Finally, some good news for NASA’s InSight lander, which has been struck on Mars due to a part of its drill called “the mole” becoming wedged in the soil. Back in March the drill stopped moving, in a problem that was at first thought to be because it had hit a rock. But further investigations led the scientists to conclude that the issue was more likely due to the composition of the soil that InSight had been digging into. The soil turned out to be unexpectedly tough, meaning the drill could not generate enough friction to cling on to and move itself through.
With the drill stuck, there was no way to pick it up and move it to a different location. There is a support structure around the mole which can be moved, however, so the team used the robotic arm to remove the supports and get a closer look at the issue.
With the supports cleared, the team first tried using InSight’s robotic arm to press down onto the soil, hoping to compact it enough to give the drill something to grip onto. That was unsuccessful, so the engineers tried a risky and creative strategy instead: Moving the entire instrument containing the mole, the Heat Flow and Physical Properties Package (HP3), as far away from the lander as possible and using the scoop on the end of the robotic arm to push the mole into the soil, in a technique called “pinning.”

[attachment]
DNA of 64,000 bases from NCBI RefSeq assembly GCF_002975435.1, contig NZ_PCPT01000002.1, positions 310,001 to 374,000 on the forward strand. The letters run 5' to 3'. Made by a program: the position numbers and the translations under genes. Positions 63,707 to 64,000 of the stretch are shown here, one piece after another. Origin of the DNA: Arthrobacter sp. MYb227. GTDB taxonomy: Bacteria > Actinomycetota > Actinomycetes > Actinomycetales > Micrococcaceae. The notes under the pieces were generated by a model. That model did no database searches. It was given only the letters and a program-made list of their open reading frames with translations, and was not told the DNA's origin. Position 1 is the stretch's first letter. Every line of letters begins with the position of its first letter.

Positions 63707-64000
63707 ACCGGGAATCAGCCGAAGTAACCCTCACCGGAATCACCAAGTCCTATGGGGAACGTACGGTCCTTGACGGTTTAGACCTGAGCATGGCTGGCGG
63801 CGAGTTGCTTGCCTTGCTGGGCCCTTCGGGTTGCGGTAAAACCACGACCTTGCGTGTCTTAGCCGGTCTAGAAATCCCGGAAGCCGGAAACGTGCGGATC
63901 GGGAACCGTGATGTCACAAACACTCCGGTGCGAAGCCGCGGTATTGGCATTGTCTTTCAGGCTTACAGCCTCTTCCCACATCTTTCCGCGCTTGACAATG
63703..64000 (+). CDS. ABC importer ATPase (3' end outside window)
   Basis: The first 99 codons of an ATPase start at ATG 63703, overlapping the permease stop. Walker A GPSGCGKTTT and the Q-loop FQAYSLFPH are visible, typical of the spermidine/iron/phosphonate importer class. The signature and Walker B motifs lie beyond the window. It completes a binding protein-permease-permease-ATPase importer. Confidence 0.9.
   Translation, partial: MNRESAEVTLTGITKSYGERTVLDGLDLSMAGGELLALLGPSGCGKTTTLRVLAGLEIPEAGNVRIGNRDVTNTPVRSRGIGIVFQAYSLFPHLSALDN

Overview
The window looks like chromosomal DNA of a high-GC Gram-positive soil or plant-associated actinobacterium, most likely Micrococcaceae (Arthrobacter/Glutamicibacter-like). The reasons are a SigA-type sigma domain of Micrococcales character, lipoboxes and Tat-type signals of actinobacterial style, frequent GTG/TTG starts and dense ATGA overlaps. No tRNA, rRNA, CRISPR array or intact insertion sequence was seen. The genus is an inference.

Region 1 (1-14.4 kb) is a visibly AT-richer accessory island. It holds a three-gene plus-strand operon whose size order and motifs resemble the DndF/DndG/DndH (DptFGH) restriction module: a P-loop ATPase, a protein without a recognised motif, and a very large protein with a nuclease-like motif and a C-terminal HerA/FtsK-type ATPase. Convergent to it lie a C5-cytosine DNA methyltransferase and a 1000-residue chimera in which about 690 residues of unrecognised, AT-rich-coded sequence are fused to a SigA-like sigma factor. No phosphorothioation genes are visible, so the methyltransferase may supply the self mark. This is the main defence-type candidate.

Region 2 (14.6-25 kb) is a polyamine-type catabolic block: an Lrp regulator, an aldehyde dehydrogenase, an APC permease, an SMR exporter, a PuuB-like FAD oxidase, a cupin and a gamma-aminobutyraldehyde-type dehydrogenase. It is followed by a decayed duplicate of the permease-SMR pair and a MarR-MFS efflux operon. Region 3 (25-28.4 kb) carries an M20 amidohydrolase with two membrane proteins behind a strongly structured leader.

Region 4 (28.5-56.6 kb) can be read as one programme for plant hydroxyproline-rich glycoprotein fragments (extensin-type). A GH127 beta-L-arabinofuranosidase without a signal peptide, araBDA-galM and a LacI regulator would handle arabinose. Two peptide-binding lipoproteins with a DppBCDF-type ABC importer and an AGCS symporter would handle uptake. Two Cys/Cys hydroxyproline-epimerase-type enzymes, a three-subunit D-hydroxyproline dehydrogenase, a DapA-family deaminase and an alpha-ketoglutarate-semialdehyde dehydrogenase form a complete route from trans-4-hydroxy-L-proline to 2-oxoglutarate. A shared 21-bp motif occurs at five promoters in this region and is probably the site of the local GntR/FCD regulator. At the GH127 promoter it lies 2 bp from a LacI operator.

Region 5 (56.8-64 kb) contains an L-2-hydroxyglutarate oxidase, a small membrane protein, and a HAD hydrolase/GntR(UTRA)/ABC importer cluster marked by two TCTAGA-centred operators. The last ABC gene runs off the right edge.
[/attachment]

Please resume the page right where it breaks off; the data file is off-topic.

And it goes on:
— NASA InSight (@NASAInSight) October 15, 2019
All of this patient hard work has now paid off, and the mole has dug nearly 2 centimeters in the past week. That might not sound like much, but after six months of being stuck this progress is significant and gives hope InSight can get back to being fully operational. “Seeing the mole’s progress seems to indicate that there’s no rock blocking our path,” Tilman Spohn, HP3 Principal Investigator, said in a statement. “That’s great news! We’re rooting for our mole to keep going.”
This optimism is shared by others involved in the InSight project, who are delighted to see progress. “The mole still has a way to go, but we’re all thrilled to see it digging again,” Troy Hudson, an engineer and scientist at NASA’s Jet Propulsion Laboratory who has led the mole recovery effort, said in the same statement. “When we first encountered this problem, it was crushing. But I thought, ‘Maybe there’s a chance; let’s keep pressing on.’ And right now, I’m feeling giddy.”